New Orleanians have long suspected that our drivers (like our government) are completely ignorant of the law. There’s some basis in fact for this view. A 2013 study found that Louisiana had the worst drivers in the country.
As we begin to age in place, we Baby Boomers are being bombarded with suggestions in support of our insistence that 60 will just be the new 40: structured exercise (walk 10,000 steps a day!), careful diet (eat a lot of blueberries!), and mental gymnastics (do crossword puzzles in ink, even the one in the Sunday New York Times!).
But those of us of any age who are lucky enough to live in New Orleans as the tenth anniversary of August 29, 2005 (which I call “the late unpleasantness”) slinks our way, don’t need to wear our Fitbits 24/7. Just dealing with the confluence of various deadlines for spending government money, an estimated 71 billion federal bucks to rebuild the most devastated city since Sodom and/or Gomorrah — which certain folk have compared us to, actually — has forced us to strengthen ourselves in at least 10 ways as we fight a uniquely local condition: New Orleans Infrastructure Fatigue.
A woman standing on Oleander Street just off South Carrollton was hit by a truck and killed overnight, New Orleans police said Saturday morning.
Starting Monday, drivers attempting to pass through Magazine Street’s intersection with Jefferson Avenue will be guided by a “phased” signal that alternates between Uptown and Downtown-bound traffic, the Sewerage & Water Board announced.
Traffic lanes will be shifted on Magazine Street at Louisiana Avenue for much of the remainder of the week as a new water line is installed in preparation for the major drainage canal construction on the corridor, the Sewerage & Water Board of New Orleans said.
When construction is finished on the major section of Napoleon Avenue from South Claiborne to near St. Charles Avenue — expected by the end of the year — the U.S. Army Corps of Engineers plans to build a walking path down the center of the neutral ground similar to that in Broadmoor, but to narrow the neutral ground by nine feet to make room for new bike lanes in the street in each direction.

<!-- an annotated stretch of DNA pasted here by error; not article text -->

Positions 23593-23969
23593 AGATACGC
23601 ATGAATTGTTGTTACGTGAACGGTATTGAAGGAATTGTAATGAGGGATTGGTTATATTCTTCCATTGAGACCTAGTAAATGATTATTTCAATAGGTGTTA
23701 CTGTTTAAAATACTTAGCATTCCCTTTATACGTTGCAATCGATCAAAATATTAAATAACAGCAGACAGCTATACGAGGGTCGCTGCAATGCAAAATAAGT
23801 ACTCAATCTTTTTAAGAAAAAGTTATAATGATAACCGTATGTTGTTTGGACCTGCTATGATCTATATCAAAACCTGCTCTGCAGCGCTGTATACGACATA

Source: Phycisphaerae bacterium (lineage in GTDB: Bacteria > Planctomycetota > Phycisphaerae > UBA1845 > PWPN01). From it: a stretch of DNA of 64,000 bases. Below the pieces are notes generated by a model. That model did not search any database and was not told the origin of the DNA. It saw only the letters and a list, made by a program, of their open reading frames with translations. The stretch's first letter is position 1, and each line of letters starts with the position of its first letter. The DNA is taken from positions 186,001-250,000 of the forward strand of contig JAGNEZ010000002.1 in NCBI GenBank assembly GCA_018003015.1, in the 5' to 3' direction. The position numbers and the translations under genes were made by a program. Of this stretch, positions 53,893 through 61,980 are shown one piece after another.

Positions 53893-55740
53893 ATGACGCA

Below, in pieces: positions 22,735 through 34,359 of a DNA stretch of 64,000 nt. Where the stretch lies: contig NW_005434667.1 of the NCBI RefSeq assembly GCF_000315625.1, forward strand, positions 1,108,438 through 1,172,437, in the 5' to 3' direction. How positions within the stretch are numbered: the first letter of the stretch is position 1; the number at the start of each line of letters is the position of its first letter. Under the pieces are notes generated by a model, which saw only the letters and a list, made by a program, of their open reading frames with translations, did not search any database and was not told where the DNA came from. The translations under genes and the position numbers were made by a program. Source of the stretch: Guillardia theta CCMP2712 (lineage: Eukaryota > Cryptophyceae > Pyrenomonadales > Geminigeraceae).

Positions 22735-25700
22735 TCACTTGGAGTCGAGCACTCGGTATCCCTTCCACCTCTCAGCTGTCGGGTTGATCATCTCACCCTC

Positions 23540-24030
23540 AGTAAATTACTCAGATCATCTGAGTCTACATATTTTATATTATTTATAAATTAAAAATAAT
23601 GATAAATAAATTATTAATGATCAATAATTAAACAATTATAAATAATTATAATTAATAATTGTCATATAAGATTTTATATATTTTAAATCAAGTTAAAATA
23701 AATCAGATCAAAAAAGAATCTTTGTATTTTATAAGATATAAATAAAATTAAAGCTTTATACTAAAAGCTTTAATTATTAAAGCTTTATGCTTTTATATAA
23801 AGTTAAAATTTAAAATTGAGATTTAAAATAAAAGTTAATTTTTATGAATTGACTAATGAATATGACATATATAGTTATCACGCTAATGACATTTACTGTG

The project to improve the sidewalks around Coliseum Square and the International School of Louisiana — halted by the unexpected discovery of 1880s-era drainage canals underneath them — will now fall under a federally-mandated review by the state office of historic preservation, officials confirmed.
Motorists on Louisiana Avenue will be detoured around St. Charles Avenue all day today (Tuesday, June 23) for repairs to a sewer line underneath the intersection, according to an emergency traffic advisory from the Sewerage & Water Board of New Orleans.
A block of Prytania Street in the Lower Garden District will be closed over the weekend for utility work, according to the Sewerage & Water Board of New Orleans.
A block of Prytania Street will be restricted to a single lane of traffic for two weeks for underground repairs and repaving, officials with the city of New Orleans said, just two blocks down from another section slated to be closed for at least six more weeks.
A total of 74 plaintiffs have now joined the lawsuit alleging that their homes have been damaged by construction of new drainage canals under major thoroughfares through Uptown New Orleans, but their attorney says the costs of repairing these houses is already built into the project and won’t increase the costs for the Sewerage & Water Board.
Acknowledging the unpredictable maze of utility work and road closures that Uptown New Orleans has become, Entergy officials say their major upcoming project to replace transmission lines along Leake Avenue, Magazine and Annunciation streets will only require the streets to be shut down for hours at a time — not the days, weeks or months associated with other projects — and power is not expected to be shut off to any individual homes.
The block of Prytania Street between Milan and Marengo that closed in March for underground repairs will remain inaccessible to all vehicular traffic for another eight weeks while Entergy relocates gas lines there, New Orleans officials announced.
Contractors with the U.S. Army Corps of Engineers are scheduled to finish the first major leg of the massive ongoing series Uptown drainage projects — the section of Napoleon Avenue between South Claiborne and Carondelet — by the end of the year, officials said, providing some measure of relief and hope to drivers weary of years of avoiding so many major thoroughfares.
Streetcar service through the Uptown area will be interrupted in three phases over the summer in order to accommodate the SELA drainage project, RTA officials told Carrollton residents on Monday night.
In the film Cool Hand Luke, a prison guard slaps the protagonist, played by Paul Neuman, into solitary.
“Sorry, Luke,” the guard explains. “I’m just doing my job. You gotta appreciate that.”
Luke responds laconically: “Nah – calling it your job don’t make it right, Boss.”
The phrase “just doing my job” has always been used to cover a multitude of sins. Indeed, when a man feebly attempts justify anything with those words, it’s almost dead-certain that he’s covering up for his own peccadilloes.
New Orleans, sadly, is full of these types.